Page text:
Document Type

Article

Publication Date

12-2010

Publisher

American Society of Civil Engineers (ASCE)

Source Publication

Journal of Architectural Engineering

Original Item ID

1076-0431

Abstract

In light of the fact that construction projects are expensive, complex, and time-consuming undertakings, a well-written contract that specifies each participant’s duties and obligations is required. Furthermore, a well-written contract with regard to business practice differences between the United States and China is unquestionably needed by American owners, design firms, and construction companies conducting business in China. In response to this industry need, general conditions of construction contracts commonly used in the United States (AIA-A201) and China (GF-1999-0201) have been analyzed and compared. The findings of this research reveal that the content of subclauses in AIA-A201 and GF-1999-0201 is different in several ways. These differences may have been caused by cultural, historical, geographical, political, and language variations that exist between the American and Chinese construction markets. Understanding these differences could help U.S. companies stay competitive and profitable in China.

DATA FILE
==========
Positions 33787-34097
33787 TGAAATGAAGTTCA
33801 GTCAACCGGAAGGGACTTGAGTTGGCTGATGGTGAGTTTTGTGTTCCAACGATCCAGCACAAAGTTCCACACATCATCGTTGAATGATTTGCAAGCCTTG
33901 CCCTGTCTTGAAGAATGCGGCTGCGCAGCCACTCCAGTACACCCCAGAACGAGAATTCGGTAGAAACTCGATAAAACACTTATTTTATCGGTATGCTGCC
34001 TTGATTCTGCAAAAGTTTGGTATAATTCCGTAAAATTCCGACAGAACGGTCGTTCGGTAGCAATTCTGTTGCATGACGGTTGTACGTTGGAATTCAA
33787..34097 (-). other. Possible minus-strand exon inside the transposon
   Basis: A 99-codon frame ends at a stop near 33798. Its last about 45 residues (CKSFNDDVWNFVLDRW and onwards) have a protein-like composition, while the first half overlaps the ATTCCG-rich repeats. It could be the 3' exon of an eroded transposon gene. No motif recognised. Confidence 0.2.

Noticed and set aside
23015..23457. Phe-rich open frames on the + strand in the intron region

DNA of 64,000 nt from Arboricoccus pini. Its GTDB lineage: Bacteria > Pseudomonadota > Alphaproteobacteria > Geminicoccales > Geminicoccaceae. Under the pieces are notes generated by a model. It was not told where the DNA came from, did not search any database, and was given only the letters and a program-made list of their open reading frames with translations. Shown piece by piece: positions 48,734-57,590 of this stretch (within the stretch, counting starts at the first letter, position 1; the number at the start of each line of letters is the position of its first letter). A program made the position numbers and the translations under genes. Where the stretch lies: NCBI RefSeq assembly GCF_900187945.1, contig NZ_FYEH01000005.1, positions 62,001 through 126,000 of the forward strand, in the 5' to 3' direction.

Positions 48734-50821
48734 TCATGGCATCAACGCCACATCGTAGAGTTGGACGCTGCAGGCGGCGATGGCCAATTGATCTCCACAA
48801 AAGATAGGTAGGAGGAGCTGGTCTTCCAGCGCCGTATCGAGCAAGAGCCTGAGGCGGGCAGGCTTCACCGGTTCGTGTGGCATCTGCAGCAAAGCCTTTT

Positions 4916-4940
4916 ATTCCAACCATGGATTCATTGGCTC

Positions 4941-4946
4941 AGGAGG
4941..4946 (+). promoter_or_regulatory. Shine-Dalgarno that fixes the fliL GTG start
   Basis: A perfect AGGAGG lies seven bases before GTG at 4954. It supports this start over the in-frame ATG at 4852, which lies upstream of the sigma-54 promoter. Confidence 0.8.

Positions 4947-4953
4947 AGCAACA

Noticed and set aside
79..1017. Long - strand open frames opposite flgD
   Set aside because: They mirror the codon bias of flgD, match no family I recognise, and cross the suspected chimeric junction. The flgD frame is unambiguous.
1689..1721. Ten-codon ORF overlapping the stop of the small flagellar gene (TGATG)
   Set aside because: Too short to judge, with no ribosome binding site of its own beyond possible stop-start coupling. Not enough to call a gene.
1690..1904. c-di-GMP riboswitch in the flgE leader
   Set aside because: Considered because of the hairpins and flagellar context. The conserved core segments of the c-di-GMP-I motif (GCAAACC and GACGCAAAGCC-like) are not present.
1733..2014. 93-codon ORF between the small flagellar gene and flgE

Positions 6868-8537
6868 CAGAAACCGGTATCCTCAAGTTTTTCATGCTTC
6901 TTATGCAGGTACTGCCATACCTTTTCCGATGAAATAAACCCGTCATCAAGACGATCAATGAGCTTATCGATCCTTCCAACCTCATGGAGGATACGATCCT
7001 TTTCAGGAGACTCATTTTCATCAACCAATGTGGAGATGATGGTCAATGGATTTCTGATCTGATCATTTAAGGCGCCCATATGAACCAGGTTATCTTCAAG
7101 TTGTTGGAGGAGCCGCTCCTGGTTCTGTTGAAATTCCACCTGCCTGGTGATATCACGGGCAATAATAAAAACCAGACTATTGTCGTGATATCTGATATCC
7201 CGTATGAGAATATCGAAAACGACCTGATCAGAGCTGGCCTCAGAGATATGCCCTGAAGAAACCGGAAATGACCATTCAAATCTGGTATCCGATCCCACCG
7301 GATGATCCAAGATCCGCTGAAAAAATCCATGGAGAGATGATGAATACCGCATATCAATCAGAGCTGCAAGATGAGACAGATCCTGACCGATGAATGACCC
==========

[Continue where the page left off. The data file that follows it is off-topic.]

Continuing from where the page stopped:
Comments

Accepted version. Journal of Architectural Engineering, Vol. 16, No. 4 (December 2010): 119-125. DOI. © 2010 American Society of Civil Engineers (ASCE). Used with permission.

Yong Bai was affiliated with University of Kansas at the time of publication.

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